DECEMBER 18, 2023
The king shall have joy in Your strength, O Lord; and in Your salvation how greatly shall he rejoice! You have given him his heart’s desire, and have not withheld the request of his lips. Selah.
In the previous devotion, we shared the idea that David's words recorded in this psalm are prophetic, ultimately speaking of the Messiah — and if you can receive it — “quoting” the Messiah to a degree. In that light, take note of the statement, “You have given him his heart’s desire” — it is phrased in such a way that we may conclude the prayer has already been answered. To be clear: if David is expressing the words of Messiah in the form of prophecy, then the desire of Messiah's heart had already been granted, long before He ministered on the earth. If that is true then might it be that, when we pray according to the Will of God, it is the same? In others words, if we are His, will He not grant the request of our lips? John seemed to think so:
“Now this is the confidence that we have in Him, that if we ask anything according to His will, He hears us. And if we know that He hears us, whatever we ask, we know that we have the petitions that we have asked of Him.” (1 John 5:14-15).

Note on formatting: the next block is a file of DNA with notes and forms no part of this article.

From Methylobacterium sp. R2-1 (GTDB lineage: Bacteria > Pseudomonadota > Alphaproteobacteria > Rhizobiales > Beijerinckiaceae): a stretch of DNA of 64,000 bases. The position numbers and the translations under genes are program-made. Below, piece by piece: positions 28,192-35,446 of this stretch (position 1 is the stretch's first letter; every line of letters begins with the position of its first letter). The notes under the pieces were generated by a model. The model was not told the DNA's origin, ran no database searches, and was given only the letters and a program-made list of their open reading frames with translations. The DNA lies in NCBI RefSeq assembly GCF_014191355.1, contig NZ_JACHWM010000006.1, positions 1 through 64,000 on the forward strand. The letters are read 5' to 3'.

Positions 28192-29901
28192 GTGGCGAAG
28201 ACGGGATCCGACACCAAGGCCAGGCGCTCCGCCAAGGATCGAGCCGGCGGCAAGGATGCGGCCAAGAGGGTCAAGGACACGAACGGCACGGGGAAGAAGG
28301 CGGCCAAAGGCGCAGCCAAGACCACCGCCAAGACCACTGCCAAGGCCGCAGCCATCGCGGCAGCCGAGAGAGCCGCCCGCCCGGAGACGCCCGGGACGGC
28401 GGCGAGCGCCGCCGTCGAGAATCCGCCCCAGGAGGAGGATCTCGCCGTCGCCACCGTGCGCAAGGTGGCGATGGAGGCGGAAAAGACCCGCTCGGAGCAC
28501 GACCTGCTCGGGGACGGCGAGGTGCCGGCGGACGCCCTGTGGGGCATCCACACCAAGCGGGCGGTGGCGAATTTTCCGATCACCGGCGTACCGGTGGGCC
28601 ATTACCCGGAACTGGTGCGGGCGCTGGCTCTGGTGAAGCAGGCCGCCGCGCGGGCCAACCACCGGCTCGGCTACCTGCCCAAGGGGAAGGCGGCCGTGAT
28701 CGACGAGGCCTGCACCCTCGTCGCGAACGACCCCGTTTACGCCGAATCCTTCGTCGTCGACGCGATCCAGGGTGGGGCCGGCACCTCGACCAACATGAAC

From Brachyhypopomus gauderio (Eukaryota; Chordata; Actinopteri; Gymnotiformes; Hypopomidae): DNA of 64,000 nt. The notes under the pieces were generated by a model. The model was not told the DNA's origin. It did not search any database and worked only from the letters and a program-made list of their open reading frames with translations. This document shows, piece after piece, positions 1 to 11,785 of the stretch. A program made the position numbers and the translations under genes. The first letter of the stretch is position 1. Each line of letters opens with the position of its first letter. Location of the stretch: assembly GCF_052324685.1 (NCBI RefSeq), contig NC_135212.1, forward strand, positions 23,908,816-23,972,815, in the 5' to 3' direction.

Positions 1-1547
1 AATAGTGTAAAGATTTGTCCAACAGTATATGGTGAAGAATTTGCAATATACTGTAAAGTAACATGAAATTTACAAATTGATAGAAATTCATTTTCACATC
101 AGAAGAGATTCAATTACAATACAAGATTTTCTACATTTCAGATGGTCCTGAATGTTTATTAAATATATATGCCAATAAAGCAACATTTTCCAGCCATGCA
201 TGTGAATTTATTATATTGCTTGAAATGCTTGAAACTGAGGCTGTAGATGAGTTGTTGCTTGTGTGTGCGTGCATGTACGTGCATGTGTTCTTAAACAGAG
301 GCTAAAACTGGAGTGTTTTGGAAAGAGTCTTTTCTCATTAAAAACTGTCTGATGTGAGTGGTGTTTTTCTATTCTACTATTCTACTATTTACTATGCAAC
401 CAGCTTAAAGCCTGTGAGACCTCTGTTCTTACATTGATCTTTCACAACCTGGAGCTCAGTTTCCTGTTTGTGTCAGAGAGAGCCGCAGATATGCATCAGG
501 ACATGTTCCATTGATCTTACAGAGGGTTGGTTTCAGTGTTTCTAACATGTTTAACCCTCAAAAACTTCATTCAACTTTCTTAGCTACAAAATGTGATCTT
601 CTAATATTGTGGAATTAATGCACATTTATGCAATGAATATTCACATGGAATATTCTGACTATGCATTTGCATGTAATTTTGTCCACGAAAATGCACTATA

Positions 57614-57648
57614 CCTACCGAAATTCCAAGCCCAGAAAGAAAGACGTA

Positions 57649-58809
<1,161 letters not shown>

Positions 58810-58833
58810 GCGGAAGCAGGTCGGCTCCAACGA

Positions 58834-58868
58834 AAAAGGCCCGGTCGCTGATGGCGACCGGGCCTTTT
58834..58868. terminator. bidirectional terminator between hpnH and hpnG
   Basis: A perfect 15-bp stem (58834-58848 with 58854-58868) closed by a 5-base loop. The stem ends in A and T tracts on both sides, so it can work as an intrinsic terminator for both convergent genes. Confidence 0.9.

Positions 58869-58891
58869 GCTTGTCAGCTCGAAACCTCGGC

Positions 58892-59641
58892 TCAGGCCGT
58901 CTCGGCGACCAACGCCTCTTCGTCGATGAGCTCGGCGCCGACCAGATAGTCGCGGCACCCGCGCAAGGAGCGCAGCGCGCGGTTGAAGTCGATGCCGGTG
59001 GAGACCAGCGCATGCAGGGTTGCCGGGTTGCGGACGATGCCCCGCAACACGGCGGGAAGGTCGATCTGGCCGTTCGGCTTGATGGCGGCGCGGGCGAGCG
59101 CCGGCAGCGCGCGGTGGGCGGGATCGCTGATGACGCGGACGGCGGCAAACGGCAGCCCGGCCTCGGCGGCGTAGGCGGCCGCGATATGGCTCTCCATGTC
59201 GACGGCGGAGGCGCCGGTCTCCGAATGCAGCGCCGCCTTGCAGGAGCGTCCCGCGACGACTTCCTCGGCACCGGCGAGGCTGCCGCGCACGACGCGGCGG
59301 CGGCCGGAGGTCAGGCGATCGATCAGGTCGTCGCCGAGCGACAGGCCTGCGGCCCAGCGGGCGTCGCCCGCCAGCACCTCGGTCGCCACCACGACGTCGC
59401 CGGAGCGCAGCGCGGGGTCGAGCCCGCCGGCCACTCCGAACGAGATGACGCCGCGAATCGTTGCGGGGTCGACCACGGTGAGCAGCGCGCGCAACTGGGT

Messiah, also, speaks to this issue; He said, “If his son asks for bread, will give him a stone? Or if he asks for a fish, will he give him a serpent? If you then, being evil, know how to give good gifts to your children, how much more will your Father who is in heaven give good things to those who ask Him!” (Matthew 7:9-11). The point, obviously, is that our Heavenly Father desires to answer our prayers, sometimes even before we ask; as it is written, “It shall come to pass that before they call, I will answer; and while they are still speaking, I will hear” (Isaiah 65:24).
It is important to point out, however, that even though He already knows what's going on in our life, He wants us to pray. He knows what's swirling around in our heart, but still wants us to use our mouth and lips to utter our prayers and petitions. I would suggest that prayer, among other things, is the most intimate of ways we can interact with the Creator, meaning, that it is how we can grow in intimacy with Him. Like any parent, He doesn't want His children to take His unlimited goodness for granted; He wants to have a relationship with us whereby, even though He knows our heart's desire, He wants us to come to Him and lay it before Him. In short, He doesn't interfere with an answer when we are motivated to humble ourselves before Him. It may be as good as done, but it is even better to know that when we call, He recognizes our voice and moves quickly on our behalf.